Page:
How To Know If Your Child Might Have A Vision Problem

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Does your child consistently sit too close to the TV or computer screen, or hold a book too close? Does he/she close one eye when trying to see something? Can he/she see things that are far away but has trouble when they are up close, or vice versa? Any of these signs may mean that your child has a vision problem.

The only way to know for sure is to have your child’s eyesight examined, first by your pediatrician, and then if a problem is detected, by an ophthalmologist (eye doctor). When vision problems are found early, they have a much better chance of being treated successfully.

Symptoms of a vision problem

Lauren Adler

Lauren Adler, MD, FAAP

Approximately 80 percent of what children learn in school is taught visually. This means that if your child has an uncorrected vision problem, it could greatly affect his/her mental, emotional and academic development.

Children with undetected vision problems are sometimes diagnosed with learning disabilities including ADHD. While many schools conduct basic eye screenings, these are not a substitute for a thorough eye exam by a vision specialist.

To recognize a potential problem early on, here are some warning signs to look out for:

Babies up to 1 year of age

  • Before 4 months, most babies’ eyes occasionally look misaligned (strabismus). However, after 4 months of age, inward crossing or outward drifting that occurs all the time is usually abnormal. If one of these is present, let your child’s doctor know.
  • Babies older than 3 months should be able to follow or track an object with their eyes, such as a toy or ball, as it moves across their field of vision. If your baby can’t make steady eye contact by this time or seems unable to see the object, let your pediatrician know.

Preschool age

If your child’s eyes become misaligned, contact your pediatrician right away. Other vision problems, such as a lazy eye (amblyopia), may have no warning signs, and your child may not let on that he/she is having trouble seeing things. That’s why at Westchester Health Pediatrics, we tell our parents that it’s important to have your child’s vision checked before he/she starts school, because there are special tests that can be performed even before your child can read.

All children

If you notice any of the following signs or symptoms, contact your pediatrician:

  1. Eyes that are misaligned (are crossed, turn out or don’t focus together)
  2. White or grayish-white color in the pupil
  3. Eyes that flutter quickly from side to side or up and down
  4. Eye pain, itchiness or discomfort reported by your child
  5. Redness in either eye that doesn’t go away in a few days
  6. Pus or crust in either eye
  7. Eyes that are always watery
  8. Drooping eyelids
  9. Frequent eye rubbing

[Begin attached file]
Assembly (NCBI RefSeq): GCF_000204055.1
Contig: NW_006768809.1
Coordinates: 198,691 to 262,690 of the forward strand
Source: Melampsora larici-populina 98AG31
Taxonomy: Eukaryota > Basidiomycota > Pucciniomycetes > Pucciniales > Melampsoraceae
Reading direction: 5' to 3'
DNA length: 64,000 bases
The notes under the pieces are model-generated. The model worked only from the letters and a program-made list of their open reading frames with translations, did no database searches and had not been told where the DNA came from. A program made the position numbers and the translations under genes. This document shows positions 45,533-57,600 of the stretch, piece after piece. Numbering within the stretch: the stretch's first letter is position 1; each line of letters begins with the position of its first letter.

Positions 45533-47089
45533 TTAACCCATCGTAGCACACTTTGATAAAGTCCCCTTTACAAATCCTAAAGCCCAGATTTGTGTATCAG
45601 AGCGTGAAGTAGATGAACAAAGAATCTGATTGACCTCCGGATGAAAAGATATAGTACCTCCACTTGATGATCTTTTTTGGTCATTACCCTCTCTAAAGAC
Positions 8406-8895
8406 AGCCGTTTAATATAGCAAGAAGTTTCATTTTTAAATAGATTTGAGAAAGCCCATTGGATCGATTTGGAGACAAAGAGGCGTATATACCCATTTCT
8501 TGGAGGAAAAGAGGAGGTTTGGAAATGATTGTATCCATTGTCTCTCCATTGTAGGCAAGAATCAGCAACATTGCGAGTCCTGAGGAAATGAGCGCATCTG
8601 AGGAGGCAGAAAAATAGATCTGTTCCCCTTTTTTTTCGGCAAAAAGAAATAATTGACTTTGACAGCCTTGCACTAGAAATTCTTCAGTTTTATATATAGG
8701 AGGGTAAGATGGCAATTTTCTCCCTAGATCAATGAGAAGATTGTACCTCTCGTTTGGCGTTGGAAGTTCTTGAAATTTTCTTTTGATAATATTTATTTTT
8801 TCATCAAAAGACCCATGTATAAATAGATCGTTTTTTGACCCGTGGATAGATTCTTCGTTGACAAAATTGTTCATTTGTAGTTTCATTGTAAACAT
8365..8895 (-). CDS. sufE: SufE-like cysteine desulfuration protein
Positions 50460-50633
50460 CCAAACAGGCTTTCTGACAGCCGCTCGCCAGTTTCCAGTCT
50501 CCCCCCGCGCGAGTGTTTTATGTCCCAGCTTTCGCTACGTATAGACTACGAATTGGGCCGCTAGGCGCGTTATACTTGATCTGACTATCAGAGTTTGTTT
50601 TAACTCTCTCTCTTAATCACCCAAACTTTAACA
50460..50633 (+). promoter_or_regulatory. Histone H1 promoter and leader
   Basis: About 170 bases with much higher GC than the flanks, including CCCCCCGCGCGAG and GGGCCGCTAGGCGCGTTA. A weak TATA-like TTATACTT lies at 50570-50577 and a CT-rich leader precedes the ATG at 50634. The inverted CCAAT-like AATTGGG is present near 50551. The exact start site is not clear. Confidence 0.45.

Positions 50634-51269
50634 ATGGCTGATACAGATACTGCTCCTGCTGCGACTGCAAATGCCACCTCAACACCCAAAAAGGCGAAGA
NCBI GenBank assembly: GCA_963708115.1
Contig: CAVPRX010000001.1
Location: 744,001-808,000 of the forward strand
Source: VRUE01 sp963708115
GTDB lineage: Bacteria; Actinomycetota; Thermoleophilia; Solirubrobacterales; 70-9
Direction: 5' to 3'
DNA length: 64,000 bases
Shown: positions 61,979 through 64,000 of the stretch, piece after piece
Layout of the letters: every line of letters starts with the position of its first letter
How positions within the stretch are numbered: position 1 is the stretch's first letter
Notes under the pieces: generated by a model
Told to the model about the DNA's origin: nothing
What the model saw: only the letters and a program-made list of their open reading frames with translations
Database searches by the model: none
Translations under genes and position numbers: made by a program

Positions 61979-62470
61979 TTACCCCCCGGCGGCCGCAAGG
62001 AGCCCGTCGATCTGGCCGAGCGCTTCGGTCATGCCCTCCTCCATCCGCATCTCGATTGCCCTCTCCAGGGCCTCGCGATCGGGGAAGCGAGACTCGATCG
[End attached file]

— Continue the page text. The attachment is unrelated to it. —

10. Over-sensitive to light
  11. Squinting to read
  12. Sitting too close to the TV or computer, or holding a book too close in order to see the print
  13. Frequent complaints of headaches
  14. Lower-than-expected grades in school
  15. Using a finger to guide eyes when reading
  16. Closing one eye to read

Vision screening: when to get your child’s eyes checked

Vision screening is a very important way to identify vision problems in your child. During a typical eye exam, a vision specialist checks to see if the eyes are working properly and looks for signs of eye disease. Children with a family history of vision problems are more likely to have them also.

The American Academy of Ophthalmology and the American Academy of Pediatrics recommend that children have their eyes checked by a pediatrician at the following ages:

  • All babies should have their eyes checked for infections, defects, cataracts or glaucoma before leaving the hospital. This is especially true for premature babies, babies who were given oxygen for an extended period, and babies with multiple medical problems.
  • By 6 months of age. As part of each well-baby visit, eye health, vision development and alignment of the eyes should be checked by your child’s pediatrician.
  • 1 to 2 years. Special screening techniques allow your child’s pediatrician to start detecting potential eye problems.
  • 3 to 4 years. Your child’s eyes and vision should be checked for any abnormalities that may cause problems with later development.
  • 5 years and older. Your child’s vision in each eye should be checked separately every year. If a problem is found during an exam, your child’s pediatrician may refer him/her to a pediatric ophthalmologist, an eye doctor specially trained and experienced in the diagnosis and care of children’s eye problems.

Concerned that your child might have a vision problem? Come see us, we can help.

If you’re noticing signs that might indicate that your child may have a vision problem, please make an appointment with Westchester Health Pediatrics. One of our pediatricians will examine your child’s eyes and vision, make a diagnosis and if warranted, refer you to an eye specialist (ophthalmologist) so that hopefully your child will be seeing clearly soon. Whenever, wherever you need us, we’re here for you.

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By Lauren Adler, MD, FAAP, a pediatrician with Westchester Health Pediatrics

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About the Author: ML Ball